Monday, May 23, 2005

Private Personal data for the taking

Personal data for the takingis a May 18 CNET story by Tom Zeller Jr. about an experiment by Republican Senator Ted Stevens in which he told staffers to "Steal his Identity" and how successful they were at doing so. This story was widely quoted by increasing numbers of media sources and blogs around the web last week. It AGAIN points up how important it is to reduce public web access to personal, medical and financial records of everyone.

Finally though, it is politicians who are seeing the light and introducing legislation to stop easy access and commercialization of private personal and financial information online. I'm glad to see that action is finally being taken after years of watching the problem grow and evolve to a bigger monster than it had to be if we'd taken action earlier.

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posted by RealitySEO at 10:48 AM 0 comments

Tuesday, May 10, 2005

Medical Information Privacy Concerns May Require Legislative Action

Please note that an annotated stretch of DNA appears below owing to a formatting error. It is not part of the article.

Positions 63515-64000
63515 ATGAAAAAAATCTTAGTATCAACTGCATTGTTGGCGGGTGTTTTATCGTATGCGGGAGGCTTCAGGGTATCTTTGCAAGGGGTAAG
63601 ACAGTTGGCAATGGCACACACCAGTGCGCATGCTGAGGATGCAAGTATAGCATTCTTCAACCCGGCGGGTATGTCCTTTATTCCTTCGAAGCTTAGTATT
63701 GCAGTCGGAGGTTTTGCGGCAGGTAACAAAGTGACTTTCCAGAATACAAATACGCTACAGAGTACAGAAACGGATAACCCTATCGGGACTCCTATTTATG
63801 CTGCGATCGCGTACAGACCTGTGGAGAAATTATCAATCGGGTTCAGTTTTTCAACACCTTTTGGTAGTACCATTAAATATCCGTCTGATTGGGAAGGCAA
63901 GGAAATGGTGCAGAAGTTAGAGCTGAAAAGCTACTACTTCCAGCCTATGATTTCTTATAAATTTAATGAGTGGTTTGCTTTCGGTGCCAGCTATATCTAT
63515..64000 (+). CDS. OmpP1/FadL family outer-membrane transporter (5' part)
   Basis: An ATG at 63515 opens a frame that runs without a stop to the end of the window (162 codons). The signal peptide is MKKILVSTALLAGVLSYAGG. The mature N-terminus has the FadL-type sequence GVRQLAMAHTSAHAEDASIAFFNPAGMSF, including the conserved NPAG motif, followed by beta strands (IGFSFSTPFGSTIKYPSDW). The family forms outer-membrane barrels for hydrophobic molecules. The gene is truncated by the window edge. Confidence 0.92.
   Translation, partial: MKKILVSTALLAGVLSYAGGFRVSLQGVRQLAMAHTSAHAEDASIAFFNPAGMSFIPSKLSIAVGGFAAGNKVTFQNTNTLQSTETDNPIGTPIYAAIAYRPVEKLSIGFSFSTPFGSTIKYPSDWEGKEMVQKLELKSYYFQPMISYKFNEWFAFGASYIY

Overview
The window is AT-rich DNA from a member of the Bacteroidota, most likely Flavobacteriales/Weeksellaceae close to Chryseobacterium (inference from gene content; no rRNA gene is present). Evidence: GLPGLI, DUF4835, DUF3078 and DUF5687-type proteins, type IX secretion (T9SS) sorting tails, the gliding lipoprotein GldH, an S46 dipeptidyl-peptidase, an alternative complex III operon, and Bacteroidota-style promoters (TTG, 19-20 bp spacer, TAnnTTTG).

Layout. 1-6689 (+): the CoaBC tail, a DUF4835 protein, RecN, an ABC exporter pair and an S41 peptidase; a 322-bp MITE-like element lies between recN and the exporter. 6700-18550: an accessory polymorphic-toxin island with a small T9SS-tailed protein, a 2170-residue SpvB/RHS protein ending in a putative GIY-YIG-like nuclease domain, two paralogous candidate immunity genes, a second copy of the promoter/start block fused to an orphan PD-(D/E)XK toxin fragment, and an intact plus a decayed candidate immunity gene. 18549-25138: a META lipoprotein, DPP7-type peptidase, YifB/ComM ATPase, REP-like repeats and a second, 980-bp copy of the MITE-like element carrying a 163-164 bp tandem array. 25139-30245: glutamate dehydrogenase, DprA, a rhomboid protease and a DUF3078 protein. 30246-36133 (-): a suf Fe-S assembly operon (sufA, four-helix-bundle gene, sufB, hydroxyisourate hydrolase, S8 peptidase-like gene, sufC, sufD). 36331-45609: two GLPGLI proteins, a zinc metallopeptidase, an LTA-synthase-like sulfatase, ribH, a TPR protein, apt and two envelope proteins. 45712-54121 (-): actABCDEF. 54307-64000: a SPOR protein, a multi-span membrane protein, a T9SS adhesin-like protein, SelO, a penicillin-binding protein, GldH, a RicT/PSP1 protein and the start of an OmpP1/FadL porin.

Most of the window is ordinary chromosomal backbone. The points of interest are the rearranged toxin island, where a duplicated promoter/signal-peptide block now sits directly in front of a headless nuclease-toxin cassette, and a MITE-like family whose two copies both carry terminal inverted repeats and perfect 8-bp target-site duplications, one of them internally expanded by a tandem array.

Medical Information Privacy Concerns May Require Legislative Action.
Copyright 2005 Terry McDermott

Medical information is among the most sensitive and personal information that can be collected and shared. It has always been accepted that privacy of personal medical data is central to the doctor-patient relationship. But, surprisingly, there is no comprehensive federal medical information privacy law.

Records containing medical information are less protected than credit reports or video rental records. There is a patchwork of state health privacy laws. Some laws cover specific individuals or organizations or specific medical conditions. But state laws vary widely and few address medical information privacy concerns in a comprehensive fashion.

For a variety of reasons a new sense of urgency exists for privacy rules governing the use of personal medical conditions information. Some are as follows:

- Rise in managed care -
- New information and communications technology
- Concerns raised by mapping of the human genome
- Increased demand for health data
- Commercial use of health data

Increased access to medical information can result in an increased risk of misuse. Stricter privacy guidelines can prevent access by those who are not bound by ethical or legal standards or who are motivated strictly by profit or curiosity.